Today, Product Hunt rolled out a new books section, which will allow its community to discover new books, form a reading club, and host author AMAs. The challenge it faces is how Product Hunt's large community, which skews toward an interest in tech, will translate into literary taste-making. And moreover, the thing that's great about Product Hunt is that it helps its readers find new and unexpected things. But initially, at least, much of what its books section has embraced seems to reinforce old stereotypes about the tech community. So how did we get here?
Erik Torenberg, one of the Product Hunt founding team members, saw that the community was already interested in books, and as an avid reader himself believed that should be the next new section for the site (Product Hunt also launched a video game section recently). "Social recommendations work for me – I want to know what my friends are reading," Torenberg said. "What Product Hunt does is really good discovery based on friends and products you trust. It brings the makers and audience together."
Product Hunt for tech only allows 2% of its users to post and comment, which keeps the community more civil than say, Reddit. For the book launch, people already approved to comment on the tech site will be able to comment on books, and they'll have a more relaxed approached to commenting privileges (ask and ye shall receive, o fans of Kevin Roose, yearning to ask him questions).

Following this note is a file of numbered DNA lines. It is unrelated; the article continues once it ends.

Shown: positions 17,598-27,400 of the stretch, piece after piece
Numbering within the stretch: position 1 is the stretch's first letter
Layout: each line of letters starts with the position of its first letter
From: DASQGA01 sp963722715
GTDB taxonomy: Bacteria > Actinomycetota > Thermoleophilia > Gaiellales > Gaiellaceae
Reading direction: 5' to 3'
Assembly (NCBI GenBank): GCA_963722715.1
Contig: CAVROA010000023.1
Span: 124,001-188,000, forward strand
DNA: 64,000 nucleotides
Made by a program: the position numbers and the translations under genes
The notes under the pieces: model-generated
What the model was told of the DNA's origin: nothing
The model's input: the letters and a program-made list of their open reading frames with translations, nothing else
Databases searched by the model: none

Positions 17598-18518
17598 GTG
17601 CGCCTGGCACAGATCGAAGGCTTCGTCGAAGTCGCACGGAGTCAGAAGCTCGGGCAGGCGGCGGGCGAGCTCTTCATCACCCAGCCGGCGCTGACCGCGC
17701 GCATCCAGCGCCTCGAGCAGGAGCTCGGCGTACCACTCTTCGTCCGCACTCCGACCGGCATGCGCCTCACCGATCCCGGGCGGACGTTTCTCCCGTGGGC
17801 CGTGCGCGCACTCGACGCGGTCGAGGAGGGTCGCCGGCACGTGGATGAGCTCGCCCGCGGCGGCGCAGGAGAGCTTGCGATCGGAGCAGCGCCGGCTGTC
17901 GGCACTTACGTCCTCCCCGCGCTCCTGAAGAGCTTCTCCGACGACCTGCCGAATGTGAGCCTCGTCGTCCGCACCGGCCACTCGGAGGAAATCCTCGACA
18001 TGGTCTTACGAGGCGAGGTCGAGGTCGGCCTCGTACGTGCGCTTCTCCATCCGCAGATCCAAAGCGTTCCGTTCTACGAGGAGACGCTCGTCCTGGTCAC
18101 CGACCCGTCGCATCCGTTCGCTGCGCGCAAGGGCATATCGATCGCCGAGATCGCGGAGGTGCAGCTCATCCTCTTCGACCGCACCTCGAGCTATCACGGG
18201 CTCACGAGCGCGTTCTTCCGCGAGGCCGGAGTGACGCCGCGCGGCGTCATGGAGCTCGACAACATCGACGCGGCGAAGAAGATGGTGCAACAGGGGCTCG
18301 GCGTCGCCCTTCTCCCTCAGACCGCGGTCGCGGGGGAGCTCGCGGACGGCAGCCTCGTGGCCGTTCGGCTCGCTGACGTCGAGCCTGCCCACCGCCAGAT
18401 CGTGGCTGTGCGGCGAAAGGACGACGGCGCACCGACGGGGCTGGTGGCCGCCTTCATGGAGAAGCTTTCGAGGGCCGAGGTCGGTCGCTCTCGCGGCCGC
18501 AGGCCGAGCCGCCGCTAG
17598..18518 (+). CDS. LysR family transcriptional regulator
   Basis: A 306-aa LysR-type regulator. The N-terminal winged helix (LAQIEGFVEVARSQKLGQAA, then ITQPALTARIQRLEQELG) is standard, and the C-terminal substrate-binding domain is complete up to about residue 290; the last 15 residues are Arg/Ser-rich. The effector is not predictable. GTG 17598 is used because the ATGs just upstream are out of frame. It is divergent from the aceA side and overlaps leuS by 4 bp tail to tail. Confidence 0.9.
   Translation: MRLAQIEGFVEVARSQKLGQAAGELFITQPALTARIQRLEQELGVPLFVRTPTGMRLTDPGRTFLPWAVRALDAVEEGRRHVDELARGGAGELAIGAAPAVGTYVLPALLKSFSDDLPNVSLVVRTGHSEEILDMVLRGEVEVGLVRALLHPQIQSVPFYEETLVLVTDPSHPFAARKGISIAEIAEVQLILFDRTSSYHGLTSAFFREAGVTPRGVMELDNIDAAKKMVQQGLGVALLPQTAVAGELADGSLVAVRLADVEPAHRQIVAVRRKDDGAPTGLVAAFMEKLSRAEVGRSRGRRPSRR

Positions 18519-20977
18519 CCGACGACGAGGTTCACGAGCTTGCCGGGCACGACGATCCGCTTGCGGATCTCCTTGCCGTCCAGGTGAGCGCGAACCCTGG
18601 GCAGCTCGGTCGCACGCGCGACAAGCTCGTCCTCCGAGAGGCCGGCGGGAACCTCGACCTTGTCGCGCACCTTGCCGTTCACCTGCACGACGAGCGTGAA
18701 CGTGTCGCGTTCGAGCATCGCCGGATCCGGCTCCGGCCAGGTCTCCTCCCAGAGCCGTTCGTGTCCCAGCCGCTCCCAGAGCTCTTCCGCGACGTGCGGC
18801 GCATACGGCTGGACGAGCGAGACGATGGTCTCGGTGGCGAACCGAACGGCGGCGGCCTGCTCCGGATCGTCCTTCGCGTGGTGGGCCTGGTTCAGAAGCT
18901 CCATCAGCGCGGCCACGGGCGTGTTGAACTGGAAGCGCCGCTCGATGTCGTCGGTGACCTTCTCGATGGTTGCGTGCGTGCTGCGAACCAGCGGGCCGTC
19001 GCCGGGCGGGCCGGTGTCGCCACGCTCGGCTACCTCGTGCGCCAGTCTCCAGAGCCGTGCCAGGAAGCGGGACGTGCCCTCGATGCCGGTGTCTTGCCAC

Torenberg believes that the AMAs will attract an author's existing fanbase to sign up, rather than just having the current Product Hunt community control the book section. "We're really doubling down on AMAs. We want to have three to four really awesome interviews that will drive traffic back to us. Maybe you don't know what Product Hunt is, but you know the author and want to talk to the author."
It sounds great, but the initial batch of authors don't seem like the the kind that will pull in new users, or introduce new ideas to the existing base. Overall, the list of authors skew sort of tech bro-y: A poetry book by the founder of Genius, Tucker Max's former publicist, Robert Scoble, Tony Robbins, and pickup artist Neil Strauss. Of 45 scheduled upcoming author interviews, only 13 are women. However, Product Hunt will be adding more interviews after launch, and Torenberg explained that the kind of authors who were willing to sign on for a weird startup site before it launched tended to be more tech-minded.
In a tweet, Torenberg talked about wanting to include author Ta-Nehisi Coates and noted that tech people need to read his stuff the most. I agree with that completely – people working on technology that will impact the world and help people's lives would definitely benefit by reading Coates' book on race in America. If Product Hunt suggested books to tech founders that would expand their thinking about, for example, workplace diversity, then it's done something good. And yet, while Product Hunt wants to get Ta-Nehisi Coates, what it has instead is an interview with Tucker Max booked for September.
I asked Torenberg who his dream get for an AMA would be. "Jonathan Franzen!" he immediately answered. "He hates tech!"
Katie Notopoulos is a senior editor for BuzzFeed News and is based in New York. Notopoulos writes about tech and internet culture is cohost of the Internet Explorer podcast.
Contact Katie Notopoulos at firstname.lastname@example.org.
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